We spent one morning at the village pool. It is only open during July and August, which is a shame. It is a beautiful pool, always spotlessly clean, with a lovely view of the mountains. We nearly cooked ourselves that day because we stayed in the water for so long, with our head and shoulders in the sun all the time. It was like bobbing around in a huge bath.

Another day I left them at the beach and went back
for them later. Even at the height of the summer season our beaches are not crowded like the ones at home are, and there is always a bright array of colourful umbrellas, because everyone takes their own, so they are all different.
Marcus and Emily could only stay for the first week, so towards the end of it they said the four of them wanted to take us out for a meal. We went to a place called Hostel Rural in Turre, where the food is always good, and the setting is lovely. They were very surprised when we were given a schnapps 'on the house' when we were leaving, though this is quite usual out here. We sat outside to drink them, and took it in turns to take a photo of each couple under a tunnel of vines.
The fiesta started on 16th this year which is the actual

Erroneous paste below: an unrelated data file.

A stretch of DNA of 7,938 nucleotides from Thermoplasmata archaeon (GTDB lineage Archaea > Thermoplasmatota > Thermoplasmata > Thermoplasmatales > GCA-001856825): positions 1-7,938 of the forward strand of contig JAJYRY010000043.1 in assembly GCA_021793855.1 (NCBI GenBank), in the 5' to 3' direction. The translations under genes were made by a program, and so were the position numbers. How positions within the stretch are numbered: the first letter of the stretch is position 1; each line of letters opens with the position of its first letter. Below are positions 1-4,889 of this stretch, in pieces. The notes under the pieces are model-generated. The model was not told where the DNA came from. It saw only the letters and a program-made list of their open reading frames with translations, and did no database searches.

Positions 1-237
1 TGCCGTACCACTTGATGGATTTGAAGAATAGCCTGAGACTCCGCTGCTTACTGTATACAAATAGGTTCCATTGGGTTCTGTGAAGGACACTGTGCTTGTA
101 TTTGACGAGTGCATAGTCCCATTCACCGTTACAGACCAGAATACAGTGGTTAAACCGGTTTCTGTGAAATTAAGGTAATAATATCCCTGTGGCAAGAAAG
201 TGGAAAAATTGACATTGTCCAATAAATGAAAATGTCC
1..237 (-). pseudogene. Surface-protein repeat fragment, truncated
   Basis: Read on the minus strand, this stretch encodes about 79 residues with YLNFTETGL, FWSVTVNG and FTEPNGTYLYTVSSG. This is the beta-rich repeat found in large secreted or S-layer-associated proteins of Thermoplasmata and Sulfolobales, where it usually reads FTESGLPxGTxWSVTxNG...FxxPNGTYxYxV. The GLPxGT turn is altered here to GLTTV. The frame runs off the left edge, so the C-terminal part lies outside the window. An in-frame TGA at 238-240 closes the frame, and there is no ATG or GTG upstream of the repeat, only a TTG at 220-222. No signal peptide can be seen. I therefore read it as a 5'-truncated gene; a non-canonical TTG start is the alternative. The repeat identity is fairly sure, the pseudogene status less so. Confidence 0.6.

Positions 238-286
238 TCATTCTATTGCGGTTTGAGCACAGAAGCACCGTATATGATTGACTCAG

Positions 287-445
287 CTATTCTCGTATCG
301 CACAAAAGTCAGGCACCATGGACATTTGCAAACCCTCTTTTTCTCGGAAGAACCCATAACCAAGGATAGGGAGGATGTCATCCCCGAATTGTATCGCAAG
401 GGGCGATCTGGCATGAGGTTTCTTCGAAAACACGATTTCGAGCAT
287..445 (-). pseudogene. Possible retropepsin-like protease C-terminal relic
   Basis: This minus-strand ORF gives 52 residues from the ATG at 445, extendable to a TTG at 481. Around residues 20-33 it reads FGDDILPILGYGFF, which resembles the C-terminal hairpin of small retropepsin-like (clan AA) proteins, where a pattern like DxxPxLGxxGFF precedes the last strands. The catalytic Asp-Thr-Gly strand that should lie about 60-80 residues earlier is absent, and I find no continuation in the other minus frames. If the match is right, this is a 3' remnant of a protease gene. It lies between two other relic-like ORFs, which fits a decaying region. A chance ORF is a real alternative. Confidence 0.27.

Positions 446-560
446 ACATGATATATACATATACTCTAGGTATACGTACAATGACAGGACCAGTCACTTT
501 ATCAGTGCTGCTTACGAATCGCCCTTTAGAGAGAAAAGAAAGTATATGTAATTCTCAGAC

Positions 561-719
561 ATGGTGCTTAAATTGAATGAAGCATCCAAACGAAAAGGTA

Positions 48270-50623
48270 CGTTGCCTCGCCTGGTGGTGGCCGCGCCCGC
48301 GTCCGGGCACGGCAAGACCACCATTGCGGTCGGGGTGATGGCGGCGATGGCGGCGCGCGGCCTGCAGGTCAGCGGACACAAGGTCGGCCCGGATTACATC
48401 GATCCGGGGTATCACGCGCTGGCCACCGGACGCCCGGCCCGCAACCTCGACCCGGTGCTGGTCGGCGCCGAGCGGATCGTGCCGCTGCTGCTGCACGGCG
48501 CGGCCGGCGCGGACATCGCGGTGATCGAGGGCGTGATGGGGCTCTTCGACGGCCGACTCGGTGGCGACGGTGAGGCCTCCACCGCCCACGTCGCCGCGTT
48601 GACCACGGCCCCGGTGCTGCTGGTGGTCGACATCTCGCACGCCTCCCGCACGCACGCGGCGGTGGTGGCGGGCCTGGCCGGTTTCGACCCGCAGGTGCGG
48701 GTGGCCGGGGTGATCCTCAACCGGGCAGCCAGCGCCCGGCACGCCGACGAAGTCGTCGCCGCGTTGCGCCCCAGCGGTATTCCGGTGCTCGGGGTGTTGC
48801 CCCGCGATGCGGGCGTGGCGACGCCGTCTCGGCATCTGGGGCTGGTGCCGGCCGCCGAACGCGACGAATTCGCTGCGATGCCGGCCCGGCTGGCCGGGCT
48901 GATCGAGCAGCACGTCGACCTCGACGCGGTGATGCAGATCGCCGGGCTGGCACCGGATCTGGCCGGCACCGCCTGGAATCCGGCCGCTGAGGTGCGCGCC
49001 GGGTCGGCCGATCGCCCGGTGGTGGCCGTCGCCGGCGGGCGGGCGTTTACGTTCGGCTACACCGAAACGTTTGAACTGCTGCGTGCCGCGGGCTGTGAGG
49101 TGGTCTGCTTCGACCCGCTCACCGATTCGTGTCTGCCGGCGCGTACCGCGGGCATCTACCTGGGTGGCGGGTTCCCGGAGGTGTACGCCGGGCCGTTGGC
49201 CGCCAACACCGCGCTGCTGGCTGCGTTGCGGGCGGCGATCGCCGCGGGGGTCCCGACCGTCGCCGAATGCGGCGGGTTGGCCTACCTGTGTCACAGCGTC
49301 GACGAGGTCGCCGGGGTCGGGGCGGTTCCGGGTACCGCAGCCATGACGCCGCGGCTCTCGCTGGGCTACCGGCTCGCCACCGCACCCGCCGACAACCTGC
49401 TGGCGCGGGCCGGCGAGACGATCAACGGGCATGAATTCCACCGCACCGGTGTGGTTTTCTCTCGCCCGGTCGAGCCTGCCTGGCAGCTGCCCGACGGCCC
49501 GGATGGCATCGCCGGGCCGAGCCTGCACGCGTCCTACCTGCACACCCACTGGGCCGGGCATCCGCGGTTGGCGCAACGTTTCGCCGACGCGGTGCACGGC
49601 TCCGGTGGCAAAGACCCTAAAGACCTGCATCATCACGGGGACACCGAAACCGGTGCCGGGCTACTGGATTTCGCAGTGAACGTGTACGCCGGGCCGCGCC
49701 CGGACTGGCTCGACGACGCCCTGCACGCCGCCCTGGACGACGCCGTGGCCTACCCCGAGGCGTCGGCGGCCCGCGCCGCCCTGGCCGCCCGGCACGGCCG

Saint's day for Virgen del Carmen, our village patron saint, so the first event was an open air mass in her honour on the plaza. All the villagers dress up in their flamenco clothes and bring floral tributes to place around the statue. There was a lovely old priest who led the mass this year, and even with my limited understanding of the language I could tell he had a great sense of humour.

After this we joined the throng sitting around on the plaza, drinking vino tinto from plastic cups, and eating tapas, into the early hours of the next day! Chris and I were the first to go home, followed an hour later by the two girls, but the lads stayed the course, stumbling in at 7.00 the next morning. Unfortunately we had to pour a rather fragile young man onto his plane later that day, but he made it home. Oh to be nineteen again!